Dalinar Kholin and his armies escaped the battle with the Parshendi on the Shattered Plains and now find themselves at the mythical city of Urithiru. Although Dalinar’s forces were arguably the victors, the Everstorm summoned by the Parshendi is wreaking havoc and brandishing chaos throughout Roshar. What’s worse is that when the storm hits the Parshmen – the docile slaves to humans for millennia – something in them awakens and they are not happy at all with their former captors. At the start of Oathbringer, Kaladin Stormblessed is travelling Windrunner-style to inform his parents of what is to come, Shallan Devar is using her Lightweaving talents to investigate the secrets of Urithiru, and the other members of the newly-formed Knights Radiants are getting used to their new powers and the responsibilities they bring.
When I first read Oathbringer I only rated it as 3-stars stating that some parts dragged, especially in Dalinar’s flashback sections, and that it wasn’t as gripping and unputdownable as Words of Radiance. I still believe these statements to a degree but with how much better The Stormlight Archive is that most contemporary fantasy, my initial rating was extremely harsh. I enjoyed Oathbringer much more on my re-read and believe this was because all of the plots, intricacies, characters and their ideals and motives were fresh in my mind. I saw depth, layers and details that I may have missed, misunderstood or not appreciated in my first read, as I read this novel at least a year after I completed Words of Radiance.
Oathbringer is one of the longest novels that I have ever read, clocking in at 1227-pages. A lot happens throughout these pages and if I was being overly critical perhaps the book could have been cut down and streamlined. I am in the headspace now, however, that I find myself completely trusting Sanderson with the scale of and the journey presented here. I get the vibe that what I initially analysed as filler may add to the future books and the overall payoff sevenfold.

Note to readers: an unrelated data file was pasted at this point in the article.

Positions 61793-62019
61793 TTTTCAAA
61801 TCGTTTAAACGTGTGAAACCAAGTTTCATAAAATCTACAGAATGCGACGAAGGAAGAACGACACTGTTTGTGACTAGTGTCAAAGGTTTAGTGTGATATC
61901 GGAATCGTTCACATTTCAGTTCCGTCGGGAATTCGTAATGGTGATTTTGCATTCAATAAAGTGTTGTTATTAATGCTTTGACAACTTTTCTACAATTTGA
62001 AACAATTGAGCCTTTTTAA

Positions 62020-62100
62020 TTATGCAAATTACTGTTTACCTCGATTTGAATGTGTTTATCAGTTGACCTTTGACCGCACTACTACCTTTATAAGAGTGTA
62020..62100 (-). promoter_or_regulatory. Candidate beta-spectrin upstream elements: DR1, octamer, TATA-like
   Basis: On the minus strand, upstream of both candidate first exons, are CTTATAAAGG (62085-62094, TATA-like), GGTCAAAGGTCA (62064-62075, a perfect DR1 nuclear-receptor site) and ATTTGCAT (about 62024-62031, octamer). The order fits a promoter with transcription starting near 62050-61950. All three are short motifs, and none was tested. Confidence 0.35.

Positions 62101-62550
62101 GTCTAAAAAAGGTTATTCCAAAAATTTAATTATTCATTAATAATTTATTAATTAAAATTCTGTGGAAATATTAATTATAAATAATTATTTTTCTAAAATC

Now I’ll do a stream of consciousness style paragraph of parts and elements of Oathbringer that I adored. Minor spoilers may be included here. Certain parts of Dalinar’s flashback were intriguing including his time suffering from alcoholism, details regarding his ShShShShSh wife and about his meeting with the Nightwatcher. Travelling to Shadesmar was one of the few moments that I remembered from my first read and it was just as great to follow those experiences again. Bridge Four’s flying training was fun. Reading about Shallan/Veil/Radiant was interesting as their personalities blur. Her progression throughout Oathbringer is really engrossing. I especially enjoyed a couple of the fable-like past stories that were presented to add depth to this already deep and monstrously detailed world. These tales in isolation would probably win most short story contents. Most notable to me was a short story that Shallan depicted using her drawings to bring it to life for Pattern. With reference to Pattern, I think the Sprens are awesome and their relationships with the main characters are great to follow. Talking to Wit is always charming, crazy and interesting. I enjoyed seeing Lift in this after reading her novella – Edgedancer. It’s great to find out more about the ultimate enemy Odium and his champion’s nine shadows created superb imagery in my mind. I liked finding out more about Szeth and his talking sword in the final third too. The final 25% is marvellous and features some of the best moments in the series so far.
All in all, although not quite hitting the glorious heights showcased in Words of Radiance, Oathbringer is still a magnificent fantasy read. Sanderson is one of the best and most consistent fantasy authors currently writing, and Kaladin is a character that I never get bored of reading about. Now I have finished writing this review I can start Rhythm of War today! I cannot wait.
Thank you to Brandon Sanderson and Gollancz for the review copies of Oathbringer.